That the pattern of recapitulation and sensationally attractive drama can be resurrected a further thirty years hence is mathematically and depressingly predictable: Dark Cable Phoenix, Dark Nth Summer’s Brother Phoenix, Dark Hope Phoenix – retroactive and temporary glosses imposed upon the chaos again and again.

And Xavier was always there. His avowedly miraculous psychotherapy techniques were little help with the grief, with the hasty attempts to plaster over the wounds and ‘move on’. Perhaps any honest effort at X-intervention would have been fruitless in any case. The distrust is too deep, too primally affecting: Scott knows he was there in their heads when he and Jean shared their supposedly private moments, furtive and sweating, involuntary and intrusive ménages-a-trois beneath the covers in the dorm rooms.

To give some credence to Scott’s confused feelings on the matter, it’s probably worth pointing out Professor X fucked over his real son too.  Davey Xavier, Legion, is a(nother) planet-killing MPD case whose early rejection by his obsessive, messianic father caused his insanity. A recent reconciliation between the two is a heavily-scripted setup for further pain and disaster, as Legion becomes just a forgotten witness while X-Dad is murdered by the surrogate he always preferred.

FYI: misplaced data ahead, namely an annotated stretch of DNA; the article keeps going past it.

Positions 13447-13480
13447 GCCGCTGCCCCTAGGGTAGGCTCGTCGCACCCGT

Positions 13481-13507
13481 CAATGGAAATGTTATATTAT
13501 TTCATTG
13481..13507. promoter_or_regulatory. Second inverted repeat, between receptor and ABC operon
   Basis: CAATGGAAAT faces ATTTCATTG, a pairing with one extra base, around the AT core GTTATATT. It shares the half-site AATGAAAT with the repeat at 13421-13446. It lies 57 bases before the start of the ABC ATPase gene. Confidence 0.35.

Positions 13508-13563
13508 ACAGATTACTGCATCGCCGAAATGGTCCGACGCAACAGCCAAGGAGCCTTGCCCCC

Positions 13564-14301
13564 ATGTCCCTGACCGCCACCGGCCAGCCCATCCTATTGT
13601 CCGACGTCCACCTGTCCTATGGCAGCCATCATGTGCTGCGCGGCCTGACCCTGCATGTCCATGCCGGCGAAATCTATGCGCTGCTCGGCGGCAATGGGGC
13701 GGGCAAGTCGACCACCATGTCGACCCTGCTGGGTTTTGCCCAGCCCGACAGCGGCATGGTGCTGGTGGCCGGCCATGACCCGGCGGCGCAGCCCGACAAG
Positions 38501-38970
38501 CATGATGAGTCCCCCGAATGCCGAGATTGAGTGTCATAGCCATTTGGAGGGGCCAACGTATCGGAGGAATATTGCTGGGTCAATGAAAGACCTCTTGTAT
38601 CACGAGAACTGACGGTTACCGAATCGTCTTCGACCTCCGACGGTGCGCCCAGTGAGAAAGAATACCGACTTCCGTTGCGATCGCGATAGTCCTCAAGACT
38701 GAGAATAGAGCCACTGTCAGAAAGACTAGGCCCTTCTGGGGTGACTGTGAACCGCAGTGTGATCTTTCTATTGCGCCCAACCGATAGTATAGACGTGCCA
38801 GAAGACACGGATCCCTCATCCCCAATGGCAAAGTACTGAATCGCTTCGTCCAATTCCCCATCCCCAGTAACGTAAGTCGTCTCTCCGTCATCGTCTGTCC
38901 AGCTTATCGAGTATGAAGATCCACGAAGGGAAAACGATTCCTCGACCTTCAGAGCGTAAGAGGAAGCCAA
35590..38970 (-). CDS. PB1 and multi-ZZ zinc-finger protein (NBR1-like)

Actually I have a great relationship with my dad. He’s a space pirate actually, mad for intergalactic dark matter rum, alien sodomies, the laser lash, the loot, the lot. Actually, whenever we hang out it’s always space chicks, super-crystal treasure, Skrull raids and wormhole escapes to the space disco.  I haven’t heard from him for a while actually. He’ll slingshot by any day now, bet you.

 

Actually Scotty, your dad was a prick and never gave a shit about you. None of them did. Any of you.

15 Responses to “AVX #11: Suck and Chuck”

  1. Thrills Says:

    There’s a career-best bit from Scott Lobdell (damning with faint praise, perhaps) in one of the immediately pre-Morrison X-Men comics, where cyclops (with is on a camping trip with his dad.

    There’s a campfire all ready to be lit, and Dad Summers says something like “Okay, Scotty! do that thing with your eyebeams!” and Cyclops is all “GOD, it’s not heatvision dad. It’s blasts of CONCUSSIVE FORCE/ You don’t know ANYTHING about ME”

    X-Dads=Bad.

  2. Thrills Says:

    that “(with” shouldn’t be there. Perhaps none of that should be there.

  3. Illogical Volume Says: